Taxman drawn into Ridge-Parore dispute
"Is this woman serious? Simply sounds like sour grapes."Featured comment
Inland Revenue has been drawn into the break-up of former celebrity duo Sally Ridge and Adam Parore.
In the Auckland High Court today – where the former couple’s dispute over a company and a former home is being heard – Ms Ridge says the former international cricketer stopped paying her dividends from company Small Business Accounting (SBA) in September 2011, leaving her with limited income from a contract with magazine New Zealand Women’s Weekly and forcing her to apply for child support.
She also claims Mr Parore became “abusive and threatening” in emails and that he altered a loan document, removing his name from liability, over a $200,000 loan from her parents, which led to a year-long rift with her mother.
The basis of the dispute is whether Ms Ridge is a 50% shareholder of SBA and whether she’s due half the dividends that have been paid since September 2011.
Of the couple’s former home in Freeman’s Bay, the socialite says: “I do not believe I received the sums that were due.”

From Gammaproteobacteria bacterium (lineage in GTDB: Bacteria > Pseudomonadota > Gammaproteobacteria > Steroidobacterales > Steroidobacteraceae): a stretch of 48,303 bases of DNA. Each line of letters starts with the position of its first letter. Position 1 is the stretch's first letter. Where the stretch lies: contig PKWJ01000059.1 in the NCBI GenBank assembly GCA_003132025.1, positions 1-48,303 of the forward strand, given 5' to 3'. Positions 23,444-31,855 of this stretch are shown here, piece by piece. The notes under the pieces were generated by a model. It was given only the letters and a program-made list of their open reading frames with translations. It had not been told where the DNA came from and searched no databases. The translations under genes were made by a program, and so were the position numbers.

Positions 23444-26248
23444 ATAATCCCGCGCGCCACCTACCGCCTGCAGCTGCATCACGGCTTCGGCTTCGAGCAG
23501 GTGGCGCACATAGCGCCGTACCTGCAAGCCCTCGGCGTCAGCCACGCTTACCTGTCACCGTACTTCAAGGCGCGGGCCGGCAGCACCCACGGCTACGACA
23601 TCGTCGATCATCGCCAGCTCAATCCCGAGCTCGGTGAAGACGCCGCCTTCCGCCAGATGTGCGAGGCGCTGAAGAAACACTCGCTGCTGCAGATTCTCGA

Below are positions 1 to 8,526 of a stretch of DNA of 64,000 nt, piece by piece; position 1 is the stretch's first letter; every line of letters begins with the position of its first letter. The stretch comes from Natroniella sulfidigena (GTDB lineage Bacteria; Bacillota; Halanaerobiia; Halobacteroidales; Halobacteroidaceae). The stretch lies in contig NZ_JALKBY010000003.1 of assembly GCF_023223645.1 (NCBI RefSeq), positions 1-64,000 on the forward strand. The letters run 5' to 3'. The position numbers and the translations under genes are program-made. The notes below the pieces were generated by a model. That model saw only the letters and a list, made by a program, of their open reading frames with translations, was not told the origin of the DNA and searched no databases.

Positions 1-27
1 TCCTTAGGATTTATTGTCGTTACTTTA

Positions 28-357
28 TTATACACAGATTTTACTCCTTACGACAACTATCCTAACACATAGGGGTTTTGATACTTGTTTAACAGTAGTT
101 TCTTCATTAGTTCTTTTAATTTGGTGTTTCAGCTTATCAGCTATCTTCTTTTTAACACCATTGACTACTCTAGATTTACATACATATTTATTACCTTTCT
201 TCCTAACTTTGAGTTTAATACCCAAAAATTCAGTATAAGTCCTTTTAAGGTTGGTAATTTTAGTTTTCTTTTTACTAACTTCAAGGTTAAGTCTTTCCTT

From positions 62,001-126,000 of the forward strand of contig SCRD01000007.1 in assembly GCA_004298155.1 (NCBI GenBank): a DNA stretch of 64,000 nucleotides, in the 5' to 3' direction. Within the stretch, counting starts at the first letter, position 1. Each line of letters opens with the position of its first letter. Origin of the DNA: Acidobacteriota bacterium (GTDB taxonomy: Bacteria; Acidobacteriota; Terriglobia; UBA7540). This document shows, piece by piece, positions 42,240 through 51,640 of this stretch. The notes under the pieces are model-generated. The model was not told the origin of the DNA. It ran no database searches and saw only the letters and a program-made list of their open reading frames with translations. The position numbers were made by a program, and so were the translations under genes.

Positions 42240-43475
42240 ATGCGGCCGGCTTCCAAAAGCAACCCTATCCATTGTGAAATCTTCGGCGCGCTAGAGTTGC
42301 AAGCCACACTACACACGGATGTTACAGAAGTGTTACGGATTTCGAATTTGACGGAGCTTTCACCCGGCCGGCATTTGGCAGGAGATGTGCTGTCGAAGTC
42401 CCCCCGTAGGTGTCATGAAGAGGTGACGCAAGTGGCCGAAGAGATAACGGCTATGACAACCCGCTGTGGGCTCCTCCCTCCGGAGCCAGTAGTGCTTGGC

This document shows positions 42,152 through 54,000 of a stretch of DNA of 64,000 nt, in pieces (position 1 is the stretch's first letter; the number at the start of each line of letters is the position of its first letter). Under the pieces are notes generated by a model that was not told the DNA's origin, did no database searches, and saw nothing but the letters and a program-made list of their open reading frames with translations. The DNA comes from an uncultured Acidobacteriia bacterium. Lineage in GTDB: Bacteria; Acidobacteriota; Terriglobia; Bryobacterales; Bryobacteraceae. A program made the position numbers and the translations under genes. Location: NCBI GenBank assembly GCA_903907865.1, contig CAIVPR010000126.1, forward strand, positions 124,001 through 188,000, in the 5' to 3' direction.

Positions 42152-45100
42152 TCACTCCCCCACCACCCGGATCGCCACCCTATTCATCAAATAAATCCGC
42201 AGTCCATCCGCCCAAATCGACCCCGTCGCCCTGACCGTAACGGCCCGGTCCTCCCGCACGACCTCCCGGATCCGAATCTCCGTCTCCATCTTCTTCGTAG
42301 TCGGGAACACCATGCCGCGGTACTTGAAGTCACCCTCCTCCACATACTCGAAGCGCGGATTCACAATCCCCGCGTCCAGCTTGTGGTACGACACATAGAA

Her family trust provided $1.212 million to buy the Arthur Street home and substantial capital on top of that for the costly and time-consuming rebuild.
Her estimated loss from the property sale was $900,000.
She says she is not aware of any capital contributions by Mr Parore’s trust.
Ms Ridge, 42, says the break-up and loss of income has forced her to sell her family home, borrow $50,000 from her parents and buy an Auckland property with a flat to help pay the mortgage.
The couple met in 2002 and broke up in 2010. They have two children together.
She says with his legal and accounting background, Mr Parore was responsible for the couple’s finances and “I trusted and believed what Adam told me 100%.”
“He never indicated this income would ever stop or be cut off," she told Justice Murray Gilbert.
“I simply do not know the basis upon which the payments were stopped."
Ms Ridge says Mr Parore should be allowed to draw a fair salary from SBA, but she was unclear how he can justify tripling his salary when he has an active social life, plays golf, took three months off to climb Mount Everest and actively uses his helicopter licence.